It isn’t every day that your toilet looks out on, and is open to, a game reserve. No door, walls made of thin sticks clumped together – a lovely white porcelain throne overlooking the tranquil wilds of Africa. Perfect for when you’re alone on the bowl and pondering life; not so perfect when there are other people around who can hear every little splash. It’s humbling on multiple fronts, and the concept of ‘getting back to nature’ takes on new meaning. When nothing but some skinny strands of metal separate you, in your (quite literally) vulnerable position, from multiple possible death-inducing scenarios, and there is nothing to shield others from the less savory of your bodily functions, ego gets flushed down the pipes with the rest of the toilet’s contents.
The toilet I speak of (and there IS only a single toilet) sits quite literally at the edge of the fenced-in area in our campsite, about three feet (or around a meter for our metrically-obsessed) from a wire fence that doesn’t look like it could keep out a chicken, let alone lion and elephant. I’m not even sure if it’s electrified, and am not volunteering to test it out regardless. If the opportunity arises, I’ll just have to leave it to fate and put my survival skills to the test. Would be kind of interesting to see how well, or not so well, I fared without a gun or other man-made defense accoutrement against true apex predators, but again, not going to make the effort unless I have no other choice. Again, not volunteering.
I learned what I was made of on a recent sleep-out in Tembe Elephant Park, where I parked my vanity on the back of the Land Cruiser and embraced the rustic little village of pre-fab houses that made up our camp. Solid walls? Check. Bed? Check. Sheets? Nope. Curtains? Nope. Privacy? Zilch. I was glad I brought plenty of layers of clothing. They might at the very least deter some of the vast array of insects inside the house from snuggling up in my armpits or in other areas I’d prefer not to think about.
While the accommodations were spartan, the campsite itself was full of life, courtesy of seven very happy people celebrating being able to let loose for an evening in a place where letting loose often means the possibility of losing limbs. Letting loose here doesn’t happen often, and when it does, you cherish it. You do what any self-respecting South African does. You buy a whole bunch of meat and throw it on a grid set over a mass of burning coals, crack a beer or a cider, and braai.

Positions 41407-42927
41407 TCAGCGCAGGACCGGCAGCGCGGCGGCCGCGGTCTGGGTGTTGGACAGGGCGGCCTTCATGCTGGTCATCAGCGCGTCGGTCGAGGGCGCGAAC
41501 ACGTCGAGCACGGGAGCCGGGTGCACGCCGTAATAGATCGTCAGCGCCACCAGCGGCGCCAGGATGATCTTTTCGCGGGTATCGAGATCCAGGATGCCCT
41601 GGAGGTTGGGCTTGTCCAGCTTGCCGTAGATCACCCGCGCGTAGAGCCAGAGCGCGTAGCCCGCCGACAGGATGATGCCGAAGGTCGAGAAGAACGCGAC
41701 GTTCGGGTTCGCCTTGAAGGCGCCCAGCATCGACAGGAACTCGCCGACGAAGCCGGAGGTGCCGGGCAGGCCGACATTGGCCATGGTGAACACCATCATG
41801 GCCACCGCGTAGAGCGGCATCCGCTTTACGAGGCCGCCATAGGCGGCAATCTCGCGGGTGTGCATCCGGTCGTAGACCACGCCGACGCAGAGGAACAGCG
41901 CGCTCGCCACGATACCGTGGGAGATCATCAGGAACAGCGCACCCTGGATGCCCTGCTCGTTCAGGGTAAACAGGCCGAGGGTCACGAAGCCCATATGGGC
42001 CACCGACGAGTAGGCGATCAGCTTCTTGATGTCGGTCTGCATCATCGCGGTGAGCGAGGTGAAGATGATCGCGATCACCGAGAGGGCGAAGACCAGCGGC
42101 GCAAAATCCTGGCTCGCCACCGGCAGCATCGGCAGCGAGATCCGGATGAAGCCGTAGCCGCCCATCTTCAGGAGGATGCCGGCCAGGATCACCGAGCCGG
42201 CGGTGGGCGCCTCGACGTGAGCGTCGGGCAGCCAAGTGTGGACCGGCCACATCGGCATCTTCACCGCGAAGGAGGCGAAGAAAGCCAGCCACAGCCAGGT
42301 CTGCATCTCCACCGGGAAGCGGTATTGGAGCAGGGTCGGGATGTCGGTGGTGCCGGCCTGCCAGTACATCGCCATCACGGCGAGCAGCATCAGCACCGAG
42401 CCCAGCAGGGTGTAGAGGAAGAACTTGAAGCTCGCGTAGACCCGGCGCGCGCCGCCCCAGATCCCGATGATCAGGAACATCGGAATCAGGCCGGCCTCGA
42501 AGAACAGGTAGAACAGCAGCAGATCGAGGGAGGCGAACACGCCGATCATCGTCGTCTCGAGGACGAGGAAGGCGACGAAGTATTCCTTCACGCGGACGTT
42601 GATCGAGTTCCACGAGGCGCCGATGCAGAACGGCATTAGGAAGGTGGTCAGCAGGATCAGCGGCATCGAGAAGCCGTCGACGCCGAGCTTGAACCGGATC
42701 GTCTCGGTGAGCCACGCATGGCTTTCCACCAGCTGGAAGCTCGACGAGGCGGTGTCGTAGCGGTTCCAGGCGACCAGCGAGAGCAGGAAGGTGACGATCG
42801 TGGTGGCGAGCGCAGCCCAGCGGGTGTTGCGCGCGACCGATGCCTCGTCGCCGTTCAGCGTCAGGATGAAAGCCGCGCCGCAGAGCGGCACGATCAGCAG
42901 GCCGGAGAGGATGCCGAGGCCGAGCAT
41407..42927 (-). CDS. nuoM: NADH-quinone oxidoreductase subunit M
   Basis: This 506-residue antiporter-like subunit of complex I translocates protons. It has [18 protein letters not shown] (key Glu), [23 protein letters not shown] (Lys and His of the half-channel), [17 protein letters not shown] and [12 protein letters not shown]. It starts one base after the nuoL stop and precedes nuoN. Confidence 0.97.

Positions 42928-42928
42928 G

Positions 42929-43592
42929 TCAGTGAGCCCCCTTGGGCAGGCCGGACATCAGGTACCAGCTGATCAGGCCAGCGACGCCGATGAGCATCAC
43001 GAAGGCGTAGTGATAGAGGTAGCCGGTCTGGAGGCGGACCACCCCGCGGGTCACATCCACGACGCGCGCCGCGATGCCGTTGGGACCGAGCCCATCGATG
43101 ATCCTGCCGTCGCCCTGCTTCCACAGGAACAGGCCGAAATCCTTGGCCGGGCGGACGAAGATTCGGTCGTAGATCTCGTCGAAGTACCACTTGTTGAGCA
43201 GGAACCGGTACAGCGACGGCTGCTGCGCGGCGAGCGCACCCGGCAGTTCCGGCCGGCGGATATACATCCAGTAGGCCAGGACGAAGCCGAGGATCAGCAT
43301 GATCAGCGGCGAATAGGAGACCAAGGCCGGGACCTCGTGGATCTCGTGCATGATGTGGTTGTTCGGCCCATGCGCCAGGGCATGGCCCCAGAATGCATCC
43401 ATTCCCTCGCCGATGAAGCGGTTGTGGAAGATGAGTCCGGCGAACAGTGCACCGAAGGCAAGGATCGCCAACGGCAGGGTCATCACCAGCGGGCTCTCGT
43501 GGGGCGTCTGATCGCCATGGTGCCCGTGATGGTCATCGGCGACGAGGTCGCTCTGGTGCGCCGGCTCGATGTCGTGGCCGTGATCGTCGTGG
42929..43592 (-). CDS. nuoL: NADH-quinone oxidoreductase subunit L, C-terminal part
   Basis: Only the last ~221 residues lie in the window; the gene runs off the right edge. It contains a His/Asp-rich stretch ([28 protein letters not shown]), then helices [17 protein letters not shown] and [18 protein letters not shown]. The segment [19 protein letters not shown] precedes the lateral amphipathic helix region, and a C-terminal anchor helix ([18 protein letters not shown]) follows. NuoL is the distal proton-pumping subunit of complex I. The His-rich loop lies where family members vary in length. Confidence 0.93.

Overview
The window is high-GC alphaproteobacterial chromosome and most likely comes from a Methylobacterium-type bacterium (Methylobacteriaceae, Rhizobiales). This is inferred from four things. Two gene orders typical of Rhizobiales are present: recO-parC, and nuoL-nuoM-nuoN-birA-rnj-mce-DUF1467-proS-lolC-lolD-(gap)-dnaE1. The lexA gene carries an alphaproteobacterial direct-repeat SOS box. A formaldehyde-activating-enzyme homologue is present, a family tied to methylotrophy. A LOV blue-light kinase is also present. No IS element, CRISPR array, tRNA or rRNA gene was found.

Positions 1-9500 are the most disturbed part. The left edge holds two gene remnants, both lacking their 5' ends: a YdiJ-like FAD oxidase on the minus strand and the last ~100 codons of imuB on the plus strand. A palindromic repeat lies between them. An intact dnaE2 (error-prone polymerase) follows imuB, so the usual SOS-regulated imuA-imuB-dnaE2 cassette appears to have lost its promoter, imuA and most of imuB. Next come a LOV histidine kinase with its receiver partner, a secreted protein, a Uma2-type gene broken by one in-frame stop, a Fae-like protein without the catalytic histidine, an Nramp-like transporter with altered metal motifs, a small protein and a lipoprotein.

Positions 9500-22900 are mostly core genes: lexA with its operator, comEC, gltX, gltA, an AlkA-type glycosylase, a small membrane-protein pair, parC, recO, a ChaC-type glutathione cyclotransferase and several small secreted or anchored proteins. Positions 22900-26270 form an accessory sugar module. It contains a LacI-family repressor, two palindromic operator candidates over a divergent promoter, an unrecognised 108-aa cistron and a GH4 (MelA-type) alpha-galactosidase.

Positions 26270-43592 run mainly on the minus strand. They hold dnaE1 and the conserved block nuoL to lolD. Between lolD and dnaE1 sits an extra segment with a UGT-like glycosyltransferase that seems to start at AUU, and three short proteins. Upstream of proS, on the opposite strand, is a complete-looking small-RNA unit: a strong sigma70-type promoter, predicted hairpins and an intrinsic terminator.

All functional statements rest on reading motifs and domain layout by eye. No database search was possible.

Braaing is the SA equivalent to bbq-ing. Sometimes lion, leopard and hyena come to the party, though, giving it a uniquely African element you simply cannot recreate anywhere else. A pit is dug, filled with the appropriate type of wood – appropriate because the wrong wood being burned could land you in the hospital here because of the toxins it releases – and a small fire is lit. Over a few hours, you sit around this ember-inducing circle, drinking, sharing stories, and waiting for the coals to heat up enough for the big event.
Once enough suitable coals are available, any remaining wood is pushed out of the way and a large metal grid goes over the coals, followed by multiple types of meat – steak, boerewoers (literally translates from Afrikaans to ‘farmer sausage’), burgers, whatever your fancy. Meat comes from cows, ostrich, warthog, and just about every type of local antelope large enough to provide a decent cut. A braai master is declared who is responsible for ensuring the meat is properly cooked.
Veggies aren’t really necessary. Meat and alcohol are the only important elements here, but since we had a vegetarian with us, we needed at least one veggie option. We opted for ever-popular corn (‘on the cob’ to Americans). South Africans call corn mieles (pronounced ‘meelies’). Why, I have no idea, and neither does any South African I’ve asked.
At any rate, corn is never a good thing for open bathrooms. The first night wasn’t an issue, but the next morning, mieles were making waves. Thankfully, we all ate the corn, so everyone was on the same embarrassing level. It’s amazing how strongly you bond with people when you don’t have the luxury of shame or ego…
After a relatively early rise and a thorough clean-up of the camp, we packed up every last morsel, bit of rubbish and ounce of pride, and headed back to main camp. We all observed each other’s need for silence on the trip back, hangover etiquette intact in reaction to the combined result of too many drinks, a bumpy drive on an open vehicle in very cold temperatures, and the need to pay attention because of the possibility of running into wildlife at any point. Once we disembarked, we all fell into couches, chairs and beds, miserably clinging to pillows and covering our heads in an attempt to make the day-after pain subside. By noon, we were all human again.
All rights reserved. ©2011 Jennifer Vitanzo